Alcohols, Epoxides and Ethers
PBr3 and SOCl2
Last updated: February 1st, 2023 |
PBr3 and SOCl2: Reagents For Converting Alcohols To Good Leaving Groups
- Alcohols can be converted into alkyl halides with phosphorus tribromide (PBr3) or thionyl chloride (SOCl2).
- The reaction with PBr3 occurs with inversion of configuration at carbon.
- The reaction with SOCl2 also occurs with inversion of configuration [but check with your instructor to see if they cover the SNi mechanism]
- Using PBr3 and SOCl2 is much more mild and predictable than using HBr or HCl to convert alcohols to alkyl halides since it avoids the possibility of carbocation rearrangements.
Table of Contents
- Making Alcohols Into Good Leaving Groups, Part 3
- Why Do We Need Yet Another Method? (Hint: Grignard Formation)
- Phosphorus Tribromide (PBr3) and Thionyl Chloride (SOCl2)
- PBr3 For Converting Alcohols To Alkyl Bromides: The Mechanism
- SOCl2 For Converting Alcohols To Alkyl Chlorides: The Mechanism
- Summary: PBr3 and SOCl2
- (Advanced) References and Further Reading
[Before we get too far into this, let me say that there’s some differences as to how the mechanism of the reaction of SOCl2 with alcohols is taught. Most schools teach inversion, but it is also (rarely) taught as retention via a different mechanism. For the whole discussion, see this article: SOCl2 and the SNi mechanism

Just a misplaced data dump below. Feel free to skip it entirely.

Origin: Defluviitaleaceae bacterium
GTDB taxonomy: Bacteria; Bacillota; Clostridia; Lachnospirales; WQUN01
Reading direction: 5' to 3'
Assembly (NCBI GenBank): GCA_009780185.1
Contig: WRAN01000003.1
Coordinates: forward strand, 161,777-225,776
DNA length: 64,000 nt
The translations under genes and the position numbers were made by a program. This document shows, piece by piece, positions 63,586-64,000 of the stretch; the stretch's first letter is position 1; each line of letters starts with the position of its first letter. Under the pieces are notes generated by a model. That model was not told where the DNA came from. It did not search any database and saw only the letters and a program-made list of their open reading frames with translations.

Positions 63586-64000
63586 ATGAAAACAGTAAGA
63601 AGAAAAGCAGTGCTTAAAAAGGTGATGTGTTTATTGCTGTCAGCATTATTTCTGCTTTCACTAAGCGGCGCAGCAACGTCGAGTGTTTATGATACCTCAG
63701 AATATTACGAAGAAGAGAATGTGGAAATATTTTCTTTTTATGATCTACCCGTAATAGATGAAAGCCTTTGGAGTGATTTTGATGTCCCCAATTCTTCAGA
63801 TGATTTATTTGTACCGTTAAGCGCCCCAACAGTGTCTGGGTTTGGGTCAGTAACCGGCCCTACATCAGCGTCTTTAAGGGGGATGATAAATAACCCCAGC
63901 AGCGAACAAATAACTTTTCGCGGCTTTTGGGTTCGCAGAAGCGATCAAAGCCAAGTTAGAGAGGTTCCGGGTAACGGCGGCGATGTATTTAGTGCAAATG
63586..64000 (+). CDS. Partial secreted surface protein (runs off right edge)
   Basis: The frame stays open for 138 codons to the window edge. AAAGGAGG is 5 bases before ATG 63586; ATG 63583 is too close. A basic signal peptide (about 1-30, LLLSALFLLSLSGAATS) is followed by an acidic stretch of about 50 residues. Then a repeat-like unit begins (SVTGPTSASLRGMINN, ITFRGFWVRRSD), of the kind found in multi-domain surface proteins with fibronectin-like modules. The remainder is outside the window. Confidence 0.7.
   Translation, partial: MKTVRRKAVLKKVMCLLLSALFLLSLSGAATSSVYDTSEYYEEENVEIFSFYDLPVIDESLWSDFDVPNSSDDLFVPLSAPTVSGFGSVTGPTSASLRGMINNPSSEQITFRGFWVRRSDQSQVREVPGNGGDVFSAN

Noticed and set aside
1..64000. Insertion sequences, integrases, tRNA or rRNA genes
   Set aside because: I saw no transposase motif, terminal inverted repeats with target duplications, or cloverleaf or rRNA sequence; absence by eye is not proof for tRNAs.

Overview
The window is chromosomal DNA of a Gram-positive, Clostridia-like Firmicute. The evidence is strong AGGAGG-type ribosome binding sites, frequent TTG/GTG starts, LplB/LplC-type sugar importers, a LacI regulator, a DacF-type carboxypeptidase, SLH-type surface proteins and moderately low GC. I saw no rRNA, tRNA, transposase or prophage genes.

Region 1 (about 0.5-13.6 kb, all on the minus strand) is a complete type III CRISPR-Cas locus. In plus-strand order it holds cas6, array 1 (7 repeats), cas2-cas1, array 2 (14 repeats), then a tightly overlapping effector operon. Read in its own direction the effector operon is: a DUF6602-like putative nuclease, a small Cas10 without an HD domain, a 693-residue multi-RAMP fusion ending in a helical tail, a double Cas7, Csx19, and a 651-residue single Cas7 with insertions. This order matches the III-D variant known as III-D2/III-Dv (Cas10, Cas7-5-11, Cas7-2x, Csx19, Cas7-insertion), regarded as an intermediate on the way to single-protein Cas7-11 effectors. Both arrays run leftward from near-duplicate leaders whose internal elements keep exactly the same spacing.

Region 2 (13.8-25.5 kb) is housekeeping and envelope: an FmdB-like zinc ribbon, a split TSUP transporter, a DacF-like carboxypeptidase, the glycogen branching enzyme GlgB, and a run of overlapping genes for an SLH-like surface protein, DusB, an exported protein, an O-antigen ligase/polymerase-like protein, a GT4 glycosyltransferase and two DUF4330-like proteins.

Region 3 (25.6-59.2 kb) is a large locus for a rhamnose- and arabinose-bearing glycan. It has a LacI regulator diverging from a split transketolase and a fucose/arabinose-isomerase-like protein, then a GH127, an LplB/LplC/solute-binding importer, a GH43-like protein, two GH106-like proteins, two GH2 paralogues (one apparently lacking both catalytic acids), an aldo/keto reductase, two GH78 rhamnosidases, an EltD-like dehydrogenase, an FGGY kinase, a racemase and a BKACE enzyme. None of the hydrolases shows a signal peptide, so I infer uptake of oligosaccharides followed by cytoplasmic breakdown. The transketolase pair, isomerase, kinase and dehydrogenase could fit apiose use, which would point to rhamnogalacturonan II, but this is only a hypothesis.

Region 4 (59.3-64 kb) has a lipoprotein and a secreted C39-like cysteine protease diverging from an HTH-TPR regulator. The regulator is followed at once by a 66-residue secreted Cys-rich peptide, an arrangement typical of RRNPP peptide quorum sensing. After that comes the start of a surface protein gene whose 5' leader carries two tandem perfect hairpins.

So far we’ve covered two different ways of making alcohols into good leaving groups.
– Conversion of alcohols to alkyl halides with strong acid. This works well for tertiary alcohols when nothing “bad” can happen (i.e. no side reactions). However, when certain secondary alcohols are used, rearrangements can occur.
– Conversion of alcohols into tosylates or mesylates – here, we break O-H and “cap” the oxygen with a “sulfonyl” group (“tosyl” and “mesyl” are popular choices). Very simple. No rearrangements. This does not affect the stereochemistry.
2. So why might we need more than these two ways to make alcohols to good leaving groups? Isn’t two methods enough?
We mentioned that strong acid (HCl, HBr, HI) can lead to rearrangements with certain secondary alcohols. So an alternative that doesn’t lead to rearrangements would be useful from that perspective. Secondly, strong acid is a pretty blunt instrument, like a sledgehammer. It gets the job done, but can lead to some collateral damage if you have a molecule containing functional groups with various levels of acid sensitivity (esters, alkenes, alkynes). Using a milder, more targeted reagent would help us avoid undesired side reactions in more complex situations.